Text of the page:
It’s probably unwise to make predictions about what is going to happen in technology. If so, I’m about to be unwise. So be it; if I’m wrong you can taunt me about this post in a few years. Here’s my prediction:
Autodesk’s attempt to move CAD users onto the Cloud is doomed to failure.
This is the first of a series of posts that will examine what I mean by that and the reasons behind it. The first thing that’s important to lay out is what I mean by failure. What I mean is that reality will not match Autodesk’s expectation of what will happen with its products moving to the Cloud. What expectation is that?
I’d say two to three years from now, every one of our products will be used online. The only way to use them will be online.
Carl Bass, April 2012, TechCrunch interview 
So let’s say you’re an AutoCAD user. A successful Cloud push by Autodesk will mean that you and very large numbers of people just like you be using AutoCAD or an equivalent Autodesk product on the Cloud by 2014 or 2015. If that doesn’t happen for you and all the other users of Autodesk products, then that’s failure by definition. Autodesk will have failed to meet its own publicly stated goal, and that’s exactly what I’m expecting to happen. While it might look to a Cloudophile that I’m swimming against the tide of inevitability, I’m not alone here. Let’s examine what this blog’s poll respondents think about the chances of them using CAD in the Cloud:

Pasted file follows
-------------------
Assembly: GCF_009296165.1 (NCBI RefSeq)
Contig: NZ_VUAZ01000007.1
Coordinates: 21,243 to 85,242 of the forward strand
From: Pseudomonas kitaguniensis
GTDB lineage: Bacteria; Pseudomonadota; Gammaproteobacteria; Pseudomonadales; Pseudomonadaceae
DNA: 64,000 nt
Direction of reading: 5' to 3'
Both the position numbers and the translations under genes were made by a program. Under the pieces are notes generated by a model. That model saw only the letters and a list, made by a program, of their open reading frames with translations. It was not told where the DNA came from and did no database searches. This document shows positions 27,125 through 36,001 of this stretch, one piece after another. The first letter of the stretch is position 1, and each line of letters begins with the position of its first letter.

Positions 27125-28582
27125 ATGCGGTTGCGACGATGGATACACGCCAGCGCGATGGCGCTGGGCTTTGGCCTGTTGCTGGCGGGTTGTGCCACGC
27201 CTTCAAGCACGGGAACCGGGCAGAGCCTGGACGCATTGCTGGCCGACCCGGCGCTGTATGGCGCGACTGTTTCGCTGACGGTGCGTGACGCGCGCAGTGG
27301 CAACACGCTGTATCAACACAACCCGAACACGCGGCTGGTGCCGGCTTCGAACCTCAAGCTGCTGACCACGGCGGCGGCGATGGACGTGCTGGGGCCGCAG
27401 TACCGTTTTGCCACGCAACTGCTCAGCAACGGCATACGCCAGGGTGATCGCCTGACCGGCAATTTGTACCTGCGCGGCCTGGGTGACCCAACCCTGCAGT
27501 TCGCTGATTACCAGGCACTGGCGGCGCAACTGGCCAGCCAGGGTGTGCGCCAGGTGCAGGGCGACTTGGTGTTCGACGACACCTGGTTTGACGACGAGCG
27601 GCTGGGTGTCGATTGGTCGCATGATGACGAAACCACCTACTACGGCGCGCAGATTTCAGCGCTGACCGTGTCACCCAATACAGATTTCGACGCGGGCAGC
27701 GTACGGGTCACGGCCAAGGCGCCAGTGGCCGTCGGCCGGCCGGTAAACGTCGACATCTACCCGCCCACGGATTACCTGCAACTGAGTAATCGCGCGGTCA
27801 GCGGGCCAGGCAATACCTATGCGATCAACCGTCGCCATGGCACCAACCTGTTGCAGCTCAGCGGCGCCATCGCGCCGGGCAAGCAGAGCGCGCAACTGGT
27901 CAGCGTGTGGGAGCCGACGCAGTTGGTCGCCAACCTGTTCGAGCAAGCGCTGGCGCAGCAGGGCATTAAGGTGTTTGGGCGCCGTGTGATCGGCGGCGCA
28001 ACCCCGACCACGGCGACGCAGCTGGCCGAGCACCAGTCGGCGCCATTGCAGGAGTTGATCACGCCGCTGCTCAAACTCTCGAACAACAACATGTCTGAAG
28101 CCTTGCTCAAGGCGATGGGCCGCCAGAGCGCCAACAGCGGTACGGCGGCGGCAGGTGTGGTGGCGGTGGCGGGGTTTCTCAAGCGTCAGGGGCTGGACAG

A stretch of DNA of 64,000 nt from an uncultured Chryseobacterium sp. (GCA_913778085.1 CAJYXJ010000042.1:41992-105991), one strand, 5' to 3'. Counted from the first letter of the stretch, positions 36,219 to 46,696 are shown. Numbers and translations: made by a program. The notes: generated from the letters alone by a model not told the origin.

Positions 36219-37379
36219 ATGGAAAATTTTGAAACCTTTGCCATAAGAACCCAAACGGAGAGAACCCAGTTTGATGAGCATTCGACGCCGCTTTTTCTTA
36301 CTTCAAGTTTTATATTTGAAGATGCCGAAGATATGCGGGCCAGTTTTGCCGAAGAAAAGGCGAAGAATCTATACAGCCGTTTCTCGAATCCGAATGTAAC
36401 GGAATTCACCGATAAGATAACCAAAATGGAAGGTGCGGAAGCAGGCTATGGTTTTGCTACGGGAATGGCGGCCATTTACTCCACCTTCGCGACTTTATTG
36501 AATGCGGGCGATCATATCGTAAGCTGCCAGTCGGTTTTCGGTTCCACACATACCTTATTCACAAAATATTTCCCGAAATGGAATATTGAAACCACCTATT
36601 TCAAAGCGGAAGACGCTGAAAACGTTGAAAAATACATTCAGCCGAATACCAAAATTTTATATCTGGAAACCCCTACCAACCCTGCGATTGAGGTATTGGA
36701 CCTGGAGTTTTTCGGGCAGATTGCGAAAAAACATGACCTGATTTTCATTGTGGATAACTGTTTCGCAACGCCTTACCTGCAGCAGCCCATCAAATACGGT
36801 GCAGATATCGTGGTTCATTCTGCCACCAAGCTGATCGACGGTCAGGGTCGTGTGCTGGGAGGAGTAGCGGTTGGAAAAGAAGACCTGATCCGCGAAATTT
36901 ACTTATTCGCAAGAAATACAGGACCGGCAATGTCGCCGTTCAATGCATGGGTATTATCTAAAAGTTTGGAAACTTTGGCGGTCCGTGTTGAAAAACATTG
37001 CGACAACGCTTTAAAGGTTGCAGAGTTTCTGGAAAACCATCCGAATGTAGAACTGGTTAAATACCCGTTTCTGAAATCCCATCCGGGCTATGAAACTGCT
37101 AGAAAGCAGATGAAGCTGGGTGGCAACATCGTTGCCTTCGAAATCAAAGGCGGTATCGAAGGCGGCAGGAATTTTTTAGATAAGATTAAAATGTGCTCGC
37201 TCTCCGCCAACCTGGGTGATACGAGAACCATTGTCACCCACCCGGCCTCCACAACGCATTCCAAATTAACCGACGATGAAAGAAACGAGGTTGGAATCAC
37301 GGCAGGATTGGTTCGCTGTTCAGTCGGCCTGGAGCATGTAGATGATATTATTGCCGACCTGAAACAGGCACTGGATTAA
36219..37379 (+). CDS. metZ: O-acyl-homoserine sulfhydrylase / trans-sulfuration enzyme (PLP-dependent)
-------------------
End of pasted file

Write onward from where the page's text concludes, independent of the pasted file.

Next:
(Snapshot taken a couple of weeks ago; more votes but no percentage change since then).
The poll has been running for nearly a year and attracted a sizeable number of votes. More than half of the respondents are convinced that there is absolutely no chance – zero – that they will be using a public Cloud-based application as their primary CAD software in the next five years (by 2016 or 2017, two years beyond Carl Bass’s stated target of universal Autodesk online operation). There is a group of respondents equally convinced that they definitely will be using such an application. However, with only 10% of votes, this group is outnumbered 5:1 among those who feel certain about what is going to happen. If we split all the votes into those who think there’s a better than even chance of a Cloudy future (21%) and those who think there’s a less than even chance of that happening (79%), you can see that the doubters again have a very clear majority, nearly 4:1.
While the usual caveats about polls apply, it would be a very foolish Autodesk executive who believed this poll to be some kind of an aberration that does not reflect the broad views of the CAD community. I am convinced there is a dichotomy between the expectations of Autodesk and those of its customers, and that spells trouble. Autodesk is either going to succeed in pushing its customers into a future they are not expecting, or it is going to fail and be forced to revise its expectations. I predict that the latter will happen, and I will explain my reasoning in future posts.